Hypoxia plays an important role in several retinal diseases, especially in central retinal artery occlusion (CRAO). Although CRAO has been known for over a hundred years, no cure or sufficient treatment is available. Potential therapies are being evaluated in several in vivo models or primary cultures. However, in vivo models or primary cultures are very time-consuming, expensive, and furthermore several therapies or agents cannot be tested. Therefore, we aimed to develop a standardized organotypic ex vivo retinal hypoxia model. A chamber was developed in which rat retinal explants were incubated for different hypoxia durations. Afterwards, the retinas were adjusted to normal air and incubated for 24, 48 or 72 h under standard conditions. To analyze the retinal explants, and in particular the retinal ganglion cells (RGC) immunohistology, western blot and optical coherence tomography (OCT) measurements were performed. To compare our model to a standardized degeneration model, additional retinal explants were treated with 0.5 and 1 mM glutamate. Depending on hypoxia duration and incubation time, the amount of RGCs decreased and accordingly, the amount of TUNEL-positive RGCs increased. Furthermore, β-III-tubulin expression and retinal thickness significantly decreased with longer-lasting hypoxia. The reduction of RGCs induced by 75 min of hypoxia was comparable to the one of 1 mM glutamate treatment after 24 h (20.27% versus 19.69%) and 48 h (13.41% versus 14.41%) of incubation. We successfully established a cheap, standardized, easy-to-use organotypic culture model for retinal hypoxia. We selected 75 min of hypoxia for further studies, as approximately 50% of the RGC died compared to the control group after 48 h.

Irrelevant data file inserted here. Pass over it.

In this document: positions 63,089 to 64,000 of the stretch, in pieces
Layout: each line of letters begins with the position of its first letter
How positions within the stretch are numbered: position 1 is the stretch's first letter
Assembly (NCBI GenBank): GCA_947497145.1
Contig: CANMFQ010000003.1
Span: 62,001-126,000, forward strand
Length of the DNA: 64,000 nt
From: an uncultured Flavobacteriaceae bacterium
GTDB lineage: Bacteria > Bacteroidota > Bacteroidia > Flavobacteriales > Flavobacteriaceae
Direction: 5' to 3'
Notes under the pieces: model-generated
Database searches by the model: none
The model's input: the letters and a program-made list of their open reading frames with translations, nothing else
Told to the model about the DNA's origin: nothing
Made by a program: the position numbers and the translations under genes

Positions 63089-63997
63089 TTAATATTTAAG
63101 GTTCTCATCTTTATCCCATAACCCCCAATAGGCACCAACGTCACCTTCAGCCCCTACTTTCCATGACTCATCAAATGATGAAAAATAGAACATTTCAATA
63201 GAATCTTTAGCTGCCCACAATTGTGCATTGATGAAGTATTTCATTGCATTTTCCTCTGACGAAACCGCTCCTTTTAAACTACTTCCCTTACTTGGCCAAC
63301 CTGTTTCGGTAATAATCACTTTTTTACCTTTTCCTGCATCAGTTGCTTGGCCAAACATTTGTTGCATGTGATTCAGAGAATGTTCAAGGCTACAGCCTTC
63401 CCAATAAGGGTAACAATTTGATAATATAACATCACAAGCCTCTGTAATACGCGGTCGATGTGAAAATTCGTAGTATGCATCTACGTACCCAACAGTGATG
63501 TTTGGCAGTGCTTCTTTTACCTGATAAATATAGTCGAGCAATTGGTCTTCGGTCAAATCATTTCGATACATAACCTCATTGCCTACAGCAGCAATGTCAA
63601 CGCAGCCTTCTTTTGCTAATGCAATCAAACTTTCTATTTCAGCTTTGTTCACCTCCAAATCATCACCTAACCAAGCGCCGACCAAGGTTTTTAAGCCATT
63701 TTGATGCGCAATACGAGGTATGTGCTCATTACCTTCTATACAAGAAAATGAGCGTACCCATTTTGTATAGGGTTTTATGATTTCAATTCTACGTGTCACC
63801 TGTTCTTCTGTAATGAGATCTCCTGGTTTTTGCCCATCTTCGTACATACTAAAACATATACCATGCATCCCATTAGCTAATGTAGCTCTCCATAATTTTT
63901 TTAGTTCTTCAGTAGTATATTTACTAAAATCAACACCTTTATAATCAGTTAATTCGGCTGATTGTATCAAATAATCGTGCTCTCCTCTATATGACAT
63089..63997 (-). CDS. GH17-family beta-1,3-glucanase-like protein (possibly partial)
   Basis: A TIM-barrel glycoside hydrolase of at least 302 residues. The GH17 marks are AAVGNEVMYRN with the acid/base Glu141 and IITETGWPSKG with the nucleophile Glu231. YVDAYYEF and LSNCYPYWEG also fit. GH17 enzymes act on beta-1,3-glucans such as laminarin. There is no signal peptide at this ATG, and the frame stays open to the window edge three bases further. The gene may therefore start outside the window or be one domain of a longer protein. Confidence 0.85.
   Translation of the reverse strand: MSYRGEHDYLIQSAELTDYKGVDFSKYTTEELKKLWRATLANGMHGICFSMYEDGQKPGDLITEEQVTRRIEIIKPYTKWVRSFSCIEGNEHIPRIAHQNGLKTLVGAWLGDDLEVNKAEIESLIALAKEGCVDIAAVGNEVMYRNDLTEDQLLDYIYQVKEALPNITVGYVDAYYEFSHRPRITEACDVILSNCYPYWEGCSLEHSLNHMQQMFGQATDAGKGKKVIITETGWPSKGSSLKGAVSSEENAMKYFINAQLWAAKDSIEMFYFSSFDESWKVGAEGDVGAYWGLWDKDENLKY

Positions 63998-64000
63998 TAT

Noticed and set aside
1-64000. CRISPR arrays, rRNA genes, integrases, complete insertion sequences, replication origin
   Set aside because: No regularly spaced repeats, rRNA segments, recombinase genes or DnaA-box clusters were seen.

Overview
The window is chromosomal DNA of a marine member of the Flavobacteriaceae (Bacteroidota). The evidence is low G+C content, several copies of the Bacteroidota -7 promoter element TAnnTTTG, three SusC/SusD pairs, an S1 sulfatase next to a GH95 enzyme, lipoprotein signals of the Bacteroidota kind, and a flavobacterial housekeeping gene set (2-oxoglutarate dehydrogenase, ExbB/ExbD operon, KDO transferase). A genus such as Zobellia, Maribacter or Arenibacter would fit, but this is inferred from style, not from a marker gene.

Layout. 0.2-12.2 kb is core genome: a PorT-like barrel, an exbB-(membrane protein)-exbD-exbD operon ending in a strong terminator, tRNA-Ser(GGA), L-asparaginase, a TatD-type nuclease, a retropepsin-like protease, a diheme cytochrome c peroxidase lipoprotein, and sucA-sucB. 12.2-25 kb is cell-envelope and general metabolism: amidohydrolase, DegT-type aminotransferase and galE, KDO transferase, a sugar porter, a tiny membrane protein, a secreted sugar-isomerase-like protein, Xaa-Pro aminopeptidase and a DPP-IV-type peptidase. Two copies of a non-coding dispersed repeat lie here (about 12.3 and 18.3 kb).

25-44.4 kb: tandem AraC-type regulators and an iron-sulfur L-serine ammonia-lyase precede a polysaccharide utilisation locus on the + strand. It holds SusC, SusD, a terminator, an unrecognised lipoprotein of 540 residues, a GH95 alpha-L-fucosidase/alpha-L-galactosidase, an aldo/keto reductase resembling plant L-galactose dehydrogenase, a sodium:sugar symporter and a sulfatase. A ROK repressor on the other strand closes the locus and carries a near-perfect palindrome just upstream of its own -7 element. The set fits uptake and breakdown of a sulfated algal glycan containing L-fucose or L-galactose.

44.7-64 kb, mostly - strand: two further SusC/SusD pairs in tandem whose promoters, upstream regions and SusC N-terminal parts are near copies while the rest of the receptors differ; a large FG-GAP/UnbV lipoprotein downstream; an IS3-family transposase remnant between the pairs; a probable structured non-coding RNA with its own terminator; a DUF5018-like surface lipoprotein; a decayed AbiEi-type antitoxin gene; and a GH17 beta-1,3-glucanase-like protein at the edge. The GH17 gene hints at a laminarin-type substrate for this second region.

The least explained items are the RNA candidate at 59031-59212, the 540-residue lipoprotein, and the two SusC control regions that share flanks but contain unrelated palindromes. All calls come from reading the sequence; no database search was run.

Hypoxia plays an important role in several ophthalmologic diseases such as central retinal artery occlusion (CRAO) (Hayreh et al., 2004), anterior ischemic optic neuropathy (AION) (Hayreh, 2009a,,b), glaucoma (Schmidl et al., 2011; Cherecheanu et al., 2013), retinal vein occlusion (Terui et al., 2011; Hayreh, 2005), and diabetic retinopathy (Wessel et al., 2012). In the mentioned diseases retinal hypoxia/ischemia results in irreversible visual impairment and blindness (Osborne et al., 2004). Retinal ganglion cells (RGCs) are especially sensitive to hypoxic stress (Kergoat et al., 2006; Schmid et al., 2014); and therefore, RGCs are crucial in the pathophysiology of these diseases and are of great interest in research.
Several models are used to investigate retinal hypoxia. Since the RGC-5 cell line dedifferentiated (Van Bergen et al., 2009; Schnichels et al., 2012b; Schultheiss et al., 2012; Wood et al., 2010; Krishnamoorthy et al., 2013) only the use of primary RGCs remains for cell culture experiments. However, the preparation of primary RGCs is both very time- and animal-consuming, the complexity of a whole organ system is lacking and the RGCs are extracted out of their natural tissue network. Therefore, the RGCs lose all of their natural cell-to-cell contacts, most of their dendrites, and suffer from axotomy. The cells in a RGC primary cell culture are therefore hardly comparable with the cells in a living tissue.